So why is reality TV a go-to for artists nowadays?
My guess [is] it's definitely a platform for artists that haven't released stuff in a while, or artists who have familiar names but you didn't get to really know them. So [you're able to] see them in their natural light and natural state. If you use [reality TV] right, it can launch you back out there.
Who in music has done reality TV right?
Kandi [Burruss] did the damn thing. People don't know she wrote half of Destiny's Child's [1999 sophomore album] The Writing's On The Wall. Kandi is a dope-a** writer, and about her checks. The way she came on "The Real Housewives Of Atlanta," she did a businesswoman thing and got her coin. Cardi B, she came from being the girl that we thought was so funny on ["Love & Hip Hop"], [she] had no filter. And now she has a hit record ["Bodak Yellow"] — a legit hit record. It's all in the way that you use it.
I hear you're now on the OWN series "Greenleaf" — I love that show!
Well child, get ready for [my character] Rochelle. I am on six to seven episodes. I am strictly acting. No singing. [Just] straight up acting.
So when is the book coming out?
If one more person asks me (laughs). It's a confirmation thing. People keep saying that to me, randomly. So I'm thinking I might just have to [write] one. [But if I do] it, it wouldn't be sleazy, trash talking. I would talk about my growth, my experiences — what I have learned about different things. I [was] so blessed to be a part of Destiny's Child, [and now] to be on my third solo album. I would speak my truth, but not step on anyone else in that process. 'Cause nothing good would come from that.
Photo: Molly Riley/Getty Images
Aretha Franklin Plans To Open Nightclub In Downtown Detroit
Back in February, 75-year-old GRAMMY-winning icon and 2008 MusiCares Person Of The Year Aretha Franklin announced her retirement from touring and that she is at work on a "final" studio album. Now the singer reveals part of her retirement plans include opening a small club in downtown Detroit.
The proposed name of the venue? Aretha's, of course.
"I'm interested in doing a small nightclub downtown, and ... have been talking about this for a couple of years now," Franklin told Rolling Stone, "From time to time I would sing, and of course, I would have special artists come in to perform for the city that people in Detroit like – Detroit favorites."
Franklin first moved to Detroit as a child, and she now currently lives near the Bloomfield Hills area. Although she has announced her plans to cease touring, she is reportedly still hard at work on her album, due out in the fall and featuring a collaboration with Stevie Wonder.
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Louis Armstrong's "What A Wonderful World" Still Poignant At 50
By the time he stepped into the studio to record "What A Wonderful World" in 1967, Louis Armstrong was 66 years old, well into the so-called golden years.
Having enjoyed a nearly 45-year career in jazz and popular music, his status in the jazz world was in a period of denouement, with the emergence of younger players, faster sounds, and the post-war proliferation of more complex styles like bebop.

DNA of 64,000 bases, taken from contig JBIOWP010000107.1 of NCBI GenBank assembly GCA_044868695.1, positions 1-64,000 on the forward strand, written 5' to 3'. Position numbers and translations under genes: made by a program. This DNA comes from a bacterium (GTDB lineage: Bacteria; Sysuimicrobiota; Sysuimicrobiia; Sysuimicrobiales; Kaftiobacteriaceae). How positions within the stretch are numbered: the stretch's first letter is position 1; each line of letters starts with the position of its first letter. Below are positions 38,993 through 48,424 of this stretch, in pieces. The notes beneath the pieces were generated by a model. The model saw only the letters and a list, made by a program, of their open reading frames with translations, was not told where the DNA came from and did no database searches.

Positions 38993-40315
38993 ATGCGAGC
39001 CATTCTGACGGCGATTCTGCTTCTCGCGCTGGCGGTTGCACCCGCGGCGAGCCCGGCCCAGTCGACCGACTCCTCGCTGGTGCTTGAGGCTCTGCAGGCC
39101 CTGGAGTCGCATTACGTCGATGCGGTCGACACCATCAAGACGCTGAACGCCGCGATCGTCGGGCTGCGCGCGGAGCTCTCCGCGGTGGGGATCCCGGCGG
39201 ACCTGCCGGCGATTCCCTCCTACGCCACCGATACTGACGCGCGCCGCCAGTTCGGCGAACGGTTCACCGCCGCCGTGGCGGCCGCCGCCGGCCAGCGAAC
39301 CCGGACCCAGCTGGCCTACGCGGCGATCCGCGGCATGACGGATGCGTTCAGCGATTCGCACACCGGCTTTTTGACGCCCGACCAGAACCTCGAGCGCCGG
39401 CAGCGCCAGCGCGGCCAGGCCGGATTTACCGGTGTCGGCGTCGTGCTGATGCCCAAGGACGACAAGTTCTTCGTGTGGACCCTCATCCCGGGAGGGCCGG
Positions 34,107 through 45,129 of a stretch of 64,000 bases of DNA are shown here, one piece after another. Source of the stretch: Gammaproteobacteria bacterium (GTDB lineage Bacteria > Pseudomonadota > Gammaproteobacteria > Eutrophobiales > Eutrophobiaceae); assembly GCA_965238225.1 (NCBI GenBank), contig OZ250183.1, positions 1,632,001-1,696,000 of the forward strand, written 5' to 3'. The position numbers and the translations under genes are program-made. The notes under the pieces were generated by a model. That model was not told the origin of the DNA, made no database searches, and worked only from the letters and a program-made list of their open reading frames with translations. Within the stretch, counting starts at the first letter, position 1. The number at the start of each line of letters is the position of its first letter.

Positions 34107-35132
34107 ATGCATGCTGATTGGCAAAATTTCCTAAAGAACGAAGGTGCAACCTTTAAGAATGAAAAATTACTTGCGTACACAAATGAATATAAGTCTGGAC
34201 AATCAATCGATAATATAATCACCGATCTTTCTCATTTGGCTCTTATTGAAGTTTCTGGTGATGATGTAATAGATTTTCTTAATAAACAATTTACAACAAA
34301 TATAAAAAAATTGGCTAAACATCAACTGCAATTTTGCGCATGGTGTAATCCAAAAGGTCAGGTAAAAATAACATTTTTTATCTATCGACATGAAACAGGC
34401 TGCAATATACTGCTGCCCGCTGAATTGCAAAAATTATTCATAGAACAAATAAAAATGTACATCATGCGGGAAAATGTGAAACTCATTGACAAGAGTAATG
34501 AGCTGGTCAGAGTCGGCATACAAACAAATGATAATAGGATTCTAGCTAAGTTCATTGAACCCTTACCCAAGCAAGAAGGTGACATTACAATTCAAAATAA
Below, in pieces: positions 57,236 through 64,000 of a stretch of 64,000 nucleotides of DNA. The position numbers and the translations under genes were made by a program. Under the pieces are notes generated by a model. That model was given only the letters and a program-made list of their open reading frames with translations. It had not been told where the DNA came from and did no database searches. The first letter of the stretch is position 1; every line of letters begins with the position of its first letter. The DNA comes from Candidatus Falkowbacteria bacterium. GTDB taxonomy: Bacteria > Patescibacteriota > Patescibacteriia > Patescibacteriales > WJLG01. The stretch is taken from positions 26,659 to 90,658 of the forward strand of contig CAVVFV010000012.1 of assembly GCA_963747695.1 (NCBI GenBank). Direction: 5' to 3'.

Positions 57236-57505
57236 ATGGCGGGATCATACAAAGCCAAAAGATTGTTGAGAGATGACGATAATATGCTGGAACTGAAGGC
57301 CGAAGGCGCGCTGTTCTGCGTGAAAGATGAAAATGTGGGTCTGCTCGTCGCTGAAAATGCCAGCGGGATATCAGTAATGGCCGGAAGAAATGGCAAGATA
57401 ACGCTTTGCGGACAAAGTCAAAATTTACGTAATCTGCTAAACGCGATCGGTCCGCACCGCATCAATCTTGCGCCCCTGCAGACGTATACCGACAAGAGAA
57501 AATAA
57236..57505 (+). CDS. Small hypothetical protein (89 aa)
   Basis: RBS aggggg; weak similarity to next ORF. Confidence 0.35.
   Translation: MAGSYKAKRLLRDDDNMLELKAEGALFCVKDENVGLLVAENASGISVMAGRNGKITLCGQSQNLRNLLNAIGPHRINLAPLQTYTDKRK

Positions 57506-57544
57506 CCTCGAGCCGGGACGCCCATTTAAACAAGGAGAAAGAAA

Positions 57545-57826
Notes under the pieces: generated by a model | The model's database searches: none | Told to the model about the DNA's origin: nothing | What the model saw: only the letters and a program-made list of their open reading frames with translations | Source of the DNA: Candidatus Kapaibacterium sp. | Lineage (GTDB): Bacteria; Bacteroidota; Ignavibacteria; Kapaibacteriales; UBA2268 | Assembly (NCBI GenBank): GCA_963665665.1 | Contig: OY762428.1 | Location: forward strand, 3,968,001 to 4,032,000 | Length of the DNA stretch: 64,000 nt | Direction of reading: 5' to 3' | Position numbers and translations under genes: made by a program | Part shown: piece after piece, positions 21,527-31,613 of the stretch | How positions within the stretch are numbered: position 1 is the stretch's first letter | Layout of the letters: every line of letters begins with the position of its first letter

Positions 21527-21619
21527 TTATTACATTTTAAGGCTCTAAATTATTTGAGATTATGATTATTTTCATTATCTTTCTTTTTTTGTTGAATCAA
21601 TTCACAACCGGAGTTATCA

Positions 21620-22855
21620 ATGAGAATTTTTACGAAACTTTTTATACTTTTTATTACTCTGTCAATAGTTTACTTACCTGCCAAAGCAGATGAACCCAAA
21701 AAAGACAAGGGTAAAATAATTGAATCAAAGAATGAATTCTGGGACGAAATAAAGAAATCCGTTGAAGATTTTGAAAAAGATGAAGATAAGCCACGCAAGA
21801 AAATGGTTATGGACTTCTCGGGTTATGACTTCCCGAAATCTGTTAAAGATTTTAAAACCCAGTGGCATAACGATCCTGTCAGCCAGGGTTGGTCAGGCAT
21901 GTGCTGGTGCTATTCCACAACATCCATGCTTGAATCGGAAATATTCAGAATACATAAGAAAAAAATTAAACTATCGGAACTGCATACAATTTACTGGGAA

At a time when the struggle for civil rights and fears of global tensions between world powers were at the forefront of society's collective mind, Armstrong's rendition of the Bob Thiele- and George David Weiss-written pop ballad struck a chord with listeners young and old alike. The simple, almost naive beauty of the lyricism, combined with Armstrong's throaty, smiling delivery made for a winning combination in a world that seemed increasingly dark and unwelcoming.
Following its release, the song climbed to No. 1 on the U.K. singles chart, and nearly broke through to the U.S. Billboard Hot 100 in an era when psychedelic rock and British Invasion guitar pop dominated.
The lasting impact of the song has been immeasurable, with an untold number of artists recording covers throughout the past 50 years – everyone from Joey Ramone to Ziggy Marley to Nick Cave. The original recording was re-released in the U.S. in 1988, and subsequently climbed to No. 32 on the Billboard singles chart. In 1999 the recording was officially inducted into the GRAMMY Hall Of Fame. Armstrong was also posthumous awarded the Recording Academy Lifetime Achievement Award in 1972.
"What A Wonderful World" is now arguably most famous and identifiable song in Armstrong's catalog, and in a day and age that bear a startling likeness to the fears and uncertainties of the late 60s, stands as a needed reminder that, yes, despite it all, it is still a wonderful world.
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Randy Newman To Join Movie Score Supporters At Free L.A. Concert
A group of Los Angeles music partisans will take to City Hall's south lawn at 10:30 a.m. on Saturday, Aug. 19 to raise awareness and support for state bill AB 1300 — the Music Scoring Tax Credit Bill.
Multiple GRAMMY winner Randy Newman is set to perform in support of the bill. Additionally, Recording Academy California Chapters — Los Angeles and San Francisco — will be among the many local organizations and lawmakers fighting for incentives to help preserve California studio musicians' ability to deliver on cue.
Newman will be joining other announced guests including composer for "This Is Us" Siddhartha Khosla and Rickey Minor, who in addition to being musical director for top gigs like "American Idol" was also the bandleader on "The Tonight Show With Jay Leno" after Kevin Eubanks' departure. Minor is a current Emmy nominee for his work on "Stayin' Alive: A GRAMMY Salute To The Music Of The Bee Gees."
This multitude of performers and attendees will demonstrate the unity with which political leaders, music organizations, unions, teachers, and orchestras believe we need tax incentives to "Keep The Score In California."
Newman's prolific work has earned him 6 GRAMMY Awards and a track-record of excellence, with his most recent score for Cars 3 still playing in movie theatres. Few people can hear the potential of a musical idea the way Newman can. "Even great orchestras, in London or Berlin, the greatest in the world, couldn't do what our orchestras do," said Newman via Billboard. "No one reads like our musicians do, no other orchestras can play jazz or rock 'n' roll inflected music nearly as well. I think the state should do whatever it can to keep film music here."